• Thanks, Sara! I’ll just add that it’s not always, but *almost* always 🙂 One notable exception, for example, is the verb ser (to be).

  • Am I missing something? Shouldn’t the imperative “eat the soup” be “Coma a sopa?” (above it says Come a sopa, which looks like present indicative tense)

    • “Coma a sopa” would be the singular, formal imperative form (você) and “Come a sopa” is the singular, informal imperative form (tu). So both are correct, it’s just a matter of who you’re speaking to. Check out the chart where it says “Affirmative Commands”. The endings are basically reversed for -ar and -er/-ir verbs. 🙂

  • As an older English person, I went to school during a ‘progressive ‘ era when it wasn’t considered necessary to teach formal grammar, so I really struggle with this type of lesson. I can’t even tell my indicative from my subjunctive most of the time. My head is spinning, so I’m hoping that if I ignore it, I’ll never use it. Seriously though, I’m just going to get on with it and hope that some of it will eventually fall into place 😉

    • Olá! I can imagine how overwhelming all of these grammar conceps might seem. Even for people who are well versed in grammar, getting into it in a completely new language can be daunting.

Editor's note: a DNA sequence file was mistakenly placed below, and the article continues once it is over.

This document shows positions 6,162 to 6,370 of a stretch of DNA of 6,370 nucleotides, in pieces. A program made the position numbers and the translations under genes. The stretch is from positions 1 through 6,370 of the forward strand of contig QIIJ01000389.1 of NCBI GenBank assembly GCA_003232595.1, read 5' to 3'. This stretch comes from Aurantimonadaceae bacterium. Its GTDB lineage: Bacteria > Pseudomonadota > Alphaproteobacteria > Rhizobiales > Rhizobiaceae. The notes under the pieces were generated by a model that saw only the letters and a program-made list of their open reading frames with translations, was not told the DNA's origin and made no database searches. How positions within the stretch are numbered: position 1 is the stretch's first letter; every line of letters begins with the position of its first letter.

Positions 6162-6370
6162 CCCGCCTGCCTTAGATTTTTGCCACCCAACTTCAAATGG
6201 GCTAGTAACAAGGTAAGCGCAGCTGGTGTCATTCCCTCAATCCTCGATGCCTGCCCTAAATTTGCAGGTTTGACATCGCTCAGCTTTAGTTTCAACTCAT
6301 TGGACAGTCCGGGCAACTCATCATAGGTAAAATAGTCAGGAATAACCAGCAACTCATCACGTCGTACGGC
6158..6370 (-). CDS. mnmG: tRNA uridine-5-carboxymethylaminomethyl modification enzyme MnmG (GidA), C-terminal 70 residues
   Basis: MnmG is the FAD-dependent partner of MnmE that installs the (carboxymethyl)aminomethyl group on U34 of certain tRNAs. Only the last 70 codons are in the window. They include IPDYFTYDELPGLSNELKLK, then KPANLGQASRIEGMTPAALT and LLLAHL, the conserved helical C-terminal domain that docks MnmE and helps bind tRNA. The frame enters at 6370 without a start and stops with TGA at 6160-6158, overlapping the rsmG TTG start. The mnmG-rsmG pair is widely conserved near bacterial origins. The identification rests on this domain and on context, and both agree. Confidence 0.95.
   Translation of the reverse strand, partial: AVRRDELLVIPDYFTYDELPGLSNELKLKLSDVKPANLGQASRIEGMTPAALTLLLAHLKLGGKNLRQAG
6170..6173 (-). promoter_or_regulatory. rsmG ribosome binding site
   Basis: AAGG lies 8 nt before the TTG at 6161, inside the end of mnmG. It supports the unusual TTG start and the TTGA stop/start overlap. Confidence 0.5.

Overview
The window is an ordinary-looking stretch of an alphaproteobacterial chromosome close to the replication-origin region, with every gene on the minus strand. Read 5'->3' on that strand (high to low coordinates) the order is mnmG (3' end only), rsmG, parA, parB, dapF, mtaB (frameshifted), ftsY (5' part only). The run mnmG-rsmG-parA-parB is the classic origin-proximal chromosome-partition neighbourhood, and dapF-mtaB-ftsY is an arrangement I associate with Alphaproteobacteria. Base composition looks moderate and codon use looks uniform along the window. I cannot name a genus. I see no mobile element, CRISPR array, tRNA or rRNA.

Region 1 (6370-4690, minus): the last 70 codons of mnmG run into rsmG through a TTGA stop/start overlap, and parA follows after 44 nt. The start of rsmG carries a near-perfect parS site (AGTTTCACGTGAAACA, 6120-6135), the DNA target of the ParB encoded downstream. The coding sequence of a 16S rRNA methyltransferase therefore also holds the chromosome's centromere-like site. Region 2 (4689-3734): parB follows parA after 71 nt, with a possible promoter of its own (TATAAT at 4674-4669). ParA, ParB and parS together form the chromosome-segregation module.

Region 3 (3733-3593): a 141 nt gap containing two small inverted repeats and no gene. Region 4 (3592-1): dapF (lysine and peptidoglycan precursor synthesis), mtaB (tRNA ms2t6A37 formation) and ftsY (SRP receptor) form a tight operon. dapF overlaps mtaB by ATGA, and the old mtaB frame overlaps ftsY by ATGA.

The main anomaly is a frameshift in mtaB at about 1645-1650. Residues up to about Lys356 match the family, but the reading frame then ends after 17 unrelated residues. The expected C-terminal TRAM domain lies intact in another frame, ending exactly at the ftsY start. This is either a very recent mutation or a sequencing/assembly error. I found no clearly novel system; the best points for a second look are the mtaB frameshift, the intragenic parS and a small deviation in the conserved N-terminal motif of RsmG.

Here at Practice Portuguese, we sometimes reflect on how everything is so much simpler when we first learn a language as children: we don’t need to thoroughly understand grammar to make sense of what we intuitively pick up just from listening to people. To some extent, we like to encourage people to go back to that mindset and be open to the language without always feeling the need to dissect it. But we are also mindful of the fact that not only the adult brain works differently, but also that these grammar crutches are important at certain times to properly frame or unlock some concepts. On top of that, we all have different learning styles and some people really benefit from a more academic approach!

      I guess it’s ultimately about finding what works for us, and developing strategies to deal with or somehow circumvent the rest 😉